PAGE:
Vetting of police recruits is falling well below the standards required, a new survey has revealed.
A report by His Majesty’s Inspectorate of Constabulary and Fire and Rescue Services (HMICFRS) has found it is too easy for the wrong people to get into the force.
It was ordered by Priti Patel last autumn, the then Home Secretary, after Sarah Everard’s murder by serving Metropolitan Police Service officer Wayne Couzens.
The report concludes there is a “prevalent” culture of misogyny, sexism and predatory behaviour towards women officers, staff and civilians.
Inspectors looked at more than 11,000 police officers, 700 vetting files and reviewed hundreds of disciplinary and misconduct cases. Dozens of officers were also interviewed.
HMICFRS reviewed hundreds of police vetting files and soon discovered cases where people should not have been allowed to join the police.
These included officers with criminal records or links to organised crime.
The HMICFRS report also found cases where there was substantial evidence a prospective officer would have presented a public risk but was ignored.
The inspectors discovered examples of officers transferring between forces despite a history of complaints or misconduct allegations.
The report also detailed cases which should have been assessed as gross misconduct which were assessed as misconduct only – or, worse, not treated as misconduct at all.
It said: “We found officers and staff with criminal records, or suspicions that they had committed crime (including some serious crime), substantial undischarged debt, or family members linked to organised crime.
“In other cases, officers and staff had given false or incomplete information to the vetting unit. We also found officers who, despite a history of attracting complaints or allegations of misconduct, successfully transferred between police forces. This is wholly unsatisfactory.”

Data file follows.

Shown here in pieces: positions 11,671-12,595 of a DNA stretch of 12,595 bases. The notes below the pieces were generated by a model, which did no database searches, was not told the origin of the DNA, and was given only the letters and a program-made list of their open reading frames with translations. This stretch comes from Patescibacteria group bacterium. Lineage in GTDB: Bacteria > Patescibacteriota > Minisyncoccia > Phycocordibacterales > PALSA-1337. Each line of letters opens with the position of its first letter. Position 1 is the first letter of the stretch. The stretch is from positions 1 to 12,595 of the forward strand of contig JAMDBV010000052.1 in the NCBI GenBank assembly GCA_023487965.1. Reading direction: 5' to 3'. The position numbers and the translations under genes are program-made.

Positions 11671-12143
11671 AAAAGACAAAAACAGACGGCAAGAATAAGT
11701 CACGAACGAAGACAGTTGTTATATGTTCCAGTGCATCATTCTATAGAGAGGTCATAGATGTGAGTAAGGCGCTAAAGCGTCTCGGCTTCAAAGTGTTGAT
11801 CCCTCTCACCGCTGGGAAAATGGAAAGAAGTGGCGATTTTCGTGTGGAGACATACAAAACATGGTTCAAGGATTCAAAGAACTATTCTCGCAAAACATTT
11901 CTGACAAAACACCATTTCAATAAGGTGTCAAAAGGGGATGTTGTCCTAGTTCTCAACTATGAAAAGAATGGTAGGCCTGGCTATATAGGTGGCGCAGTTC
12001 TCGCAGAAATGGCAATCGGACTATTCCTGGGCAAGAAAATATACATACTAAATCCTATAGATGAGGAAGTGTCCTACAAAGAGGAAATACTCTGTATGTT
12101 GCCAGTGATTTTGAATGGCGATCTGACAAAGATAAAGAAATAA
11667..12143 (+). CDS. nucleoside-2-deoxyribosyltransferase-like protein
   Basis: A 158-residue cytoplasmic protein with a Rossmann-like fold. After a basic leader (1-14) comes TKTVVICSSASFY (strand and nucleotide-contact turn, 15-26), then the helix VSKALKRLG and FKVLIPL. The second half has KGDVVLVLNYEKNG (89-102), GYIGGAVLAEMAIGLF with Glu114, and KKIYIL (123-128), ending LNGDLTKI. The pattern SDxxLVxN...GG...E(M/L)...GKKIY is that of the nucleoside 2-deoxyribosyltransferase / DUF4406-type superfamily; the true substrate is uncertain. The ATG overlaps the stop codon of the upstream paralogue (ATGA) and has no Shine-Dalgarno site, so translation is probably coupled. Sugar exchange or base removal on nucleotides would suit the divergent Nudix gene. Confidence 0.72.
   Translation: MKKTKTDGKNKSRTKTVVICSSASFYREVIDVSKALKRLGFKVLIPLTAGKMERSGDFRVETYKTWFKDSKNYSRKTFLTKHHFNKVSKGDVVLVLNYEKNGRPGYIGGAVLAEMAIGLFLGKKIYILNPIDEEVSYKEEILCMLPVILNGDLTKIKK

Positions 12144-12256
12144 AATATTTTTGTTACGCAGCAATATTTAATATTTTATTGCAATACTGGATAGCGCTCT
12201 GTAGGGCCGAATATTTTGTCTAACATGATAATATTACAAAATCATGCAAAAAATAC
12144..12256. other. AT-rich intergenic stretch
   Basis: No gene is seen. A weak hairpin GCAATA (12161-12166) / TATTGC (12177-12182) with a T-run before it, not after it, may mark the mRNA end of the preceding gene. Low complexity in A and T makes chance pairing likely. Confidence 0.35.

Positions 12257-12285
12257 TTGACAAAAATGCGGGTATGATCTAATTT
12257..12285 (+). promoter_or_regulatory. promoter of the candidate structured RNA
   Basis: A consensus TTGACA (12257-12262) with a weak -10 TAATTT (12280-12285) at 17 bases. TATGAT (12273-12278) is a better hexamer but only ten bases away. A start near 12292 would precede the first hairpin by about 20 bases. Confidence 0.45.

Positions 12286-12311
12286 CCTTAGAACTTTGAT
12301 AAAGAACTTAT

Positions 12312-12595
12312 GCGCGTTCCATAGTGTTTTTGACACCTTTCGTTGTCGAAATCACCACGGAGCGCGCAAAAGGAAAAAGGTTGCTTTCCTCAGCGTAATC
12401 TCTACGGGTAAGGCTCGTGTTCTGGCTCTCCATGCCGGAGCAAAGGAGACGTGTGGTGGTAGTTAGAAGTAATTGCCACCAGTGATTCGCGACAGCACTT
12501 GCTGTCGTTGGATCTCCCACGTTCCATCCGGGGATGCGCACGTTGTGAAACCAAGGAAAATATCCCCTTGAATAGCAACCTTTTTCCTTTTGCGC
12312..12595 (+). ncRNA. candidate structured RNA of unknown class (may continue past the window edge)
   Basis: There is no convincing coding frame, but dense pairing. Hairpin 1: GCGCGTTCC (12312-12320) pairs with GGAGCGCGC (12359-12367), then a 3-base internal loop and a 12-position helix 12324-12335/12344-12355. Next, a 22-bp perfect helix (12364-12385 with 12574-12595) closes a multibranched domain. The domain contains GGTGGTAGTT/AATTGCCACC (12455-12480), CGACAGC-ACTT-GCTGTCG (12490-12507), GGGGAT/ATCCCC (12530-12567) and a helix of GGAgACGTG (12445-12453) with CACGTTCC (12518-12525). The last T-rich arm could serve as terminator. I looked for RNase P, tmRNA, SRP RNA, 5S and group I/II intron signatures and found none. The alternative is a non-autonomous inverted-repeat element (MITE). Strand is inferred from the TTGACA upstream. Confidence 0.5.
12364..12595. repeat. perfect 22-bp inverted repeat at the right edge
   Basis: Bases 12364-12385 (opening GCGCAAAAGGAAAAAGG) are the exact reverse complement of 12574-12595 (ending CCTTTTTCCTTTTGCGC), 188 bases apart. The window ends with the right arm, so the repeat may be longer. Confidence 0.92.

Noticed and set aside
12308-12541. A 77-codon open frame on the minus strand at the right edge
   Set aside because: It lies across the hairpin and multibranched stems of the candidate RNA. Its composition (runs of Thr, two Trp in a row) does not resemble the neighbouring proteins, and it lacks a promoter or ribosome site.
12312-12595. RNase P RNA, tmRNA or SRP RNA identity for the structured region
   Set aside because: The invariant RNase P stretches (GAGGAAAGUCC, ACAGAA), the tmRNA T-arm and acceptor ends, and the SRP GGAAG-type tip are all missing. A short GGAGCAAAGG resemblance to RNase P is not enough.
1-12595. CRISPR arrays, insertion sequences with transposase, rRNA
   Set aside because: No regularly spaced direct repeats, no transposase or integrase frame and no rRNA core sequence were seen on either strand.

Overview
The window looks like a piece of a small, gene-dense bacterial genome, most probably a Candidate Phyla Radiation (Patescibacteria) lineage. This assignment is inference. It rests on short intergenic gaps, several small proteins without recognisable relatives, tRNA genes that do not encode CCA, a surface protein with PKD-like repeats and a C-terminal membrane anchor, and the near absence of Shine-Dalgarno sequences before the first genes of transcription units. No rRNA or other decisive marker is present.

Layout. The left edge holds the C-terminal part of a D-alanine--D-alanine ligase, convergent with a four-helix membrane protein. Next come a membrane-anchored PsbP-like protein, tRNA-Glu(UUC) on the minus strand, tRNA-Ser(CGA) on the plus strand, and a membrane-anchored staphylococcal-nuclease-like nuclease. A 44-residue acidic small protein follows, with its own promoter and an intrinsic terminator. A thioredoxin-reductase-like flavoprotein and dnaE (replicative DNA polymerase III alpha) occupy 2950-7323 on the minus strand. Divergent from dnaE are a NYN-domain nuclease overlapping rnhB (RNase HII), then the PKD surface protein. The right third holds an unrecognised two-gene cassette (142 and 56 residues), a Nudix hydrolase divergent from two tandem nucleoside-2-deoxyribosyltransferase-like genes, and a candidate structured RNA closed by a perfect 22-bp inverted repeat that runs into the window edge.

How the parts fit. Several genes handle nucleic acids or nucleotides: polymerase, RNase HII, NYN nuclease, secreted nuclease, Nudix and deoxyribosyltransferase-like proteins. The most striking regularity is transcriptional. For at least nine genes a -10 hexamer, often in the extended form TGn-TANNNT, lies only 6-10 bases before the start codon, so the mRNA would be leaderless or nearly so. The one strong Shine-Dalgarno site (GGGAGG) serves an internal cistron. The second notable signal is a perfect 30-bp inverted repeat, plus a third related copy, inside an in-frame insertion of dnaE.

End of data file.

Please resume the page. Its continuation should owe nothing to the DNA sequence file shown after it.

His Majesty’s Inspector of Constabulary Matt Parr said: “It is too easy for the wrong people to both join and stay in the police. If the police are to rebuild public trust and protect their own female officers and staff, vetting must be much more rigorous and sexual misconduct taken more seriously.
“We found evidence of poor decision-making in police vetting, inconsistent handling of misconduct cases and a lack of effective monitoring of officers’ IT use, all of which can lead to devastating consequences. Yet despite repeated warnings – including several from us – not enough has been done to improve standards and stamp out misogyny and predatory behaviour in policing.
“The police must do more to prevent unsuitable people from joining in the first place, identify any misconduct within the force, and quickly dismiss officers and staff if they are not fit to serve the public.
“Given the risks involved with recruiting officers at the scale and speed required by the uplift programme, it is essential that police leaders act now on our recommendations. Our report highlights that they simply cannot afford to wait any longer.”
Home Secretary Suella Braverman said: “It is no secret that recent high-profile incidents have shattered the public’s trust in policing and His Majesty’s Inspectorate’s report shines a stark light on some police vetting practices, which make it too easy for the wrong people to enter and remain in policing.
“As part of its commitment to recruit 20,000 additional officers, the Government has provided funding to deliver significant improvements to recruitment processes and improve infrastructure, so it is disappointing that HMICFRS have found that, even in a small number of cases, forces are taking unnecessary risks with vetting.
“It is also unacceptable that women, whether working in policing or members of the public seeking help, continue to experience misogynistic and sexist behaviour.
“I have been clear that culture and standards in the police need to change and the public’s trust in policing restored.”
The Government’s recruitment drive for 20,000 officers has led to senior police chiefs raising concerns it is being done too quickly.
They have cited worries about vetting, deployment, absorption and continued training and development.
These were amplified when the new Metropolitan Police Commissioner, Sir Mark Rowley, publicly questioned the wisdom of the drive.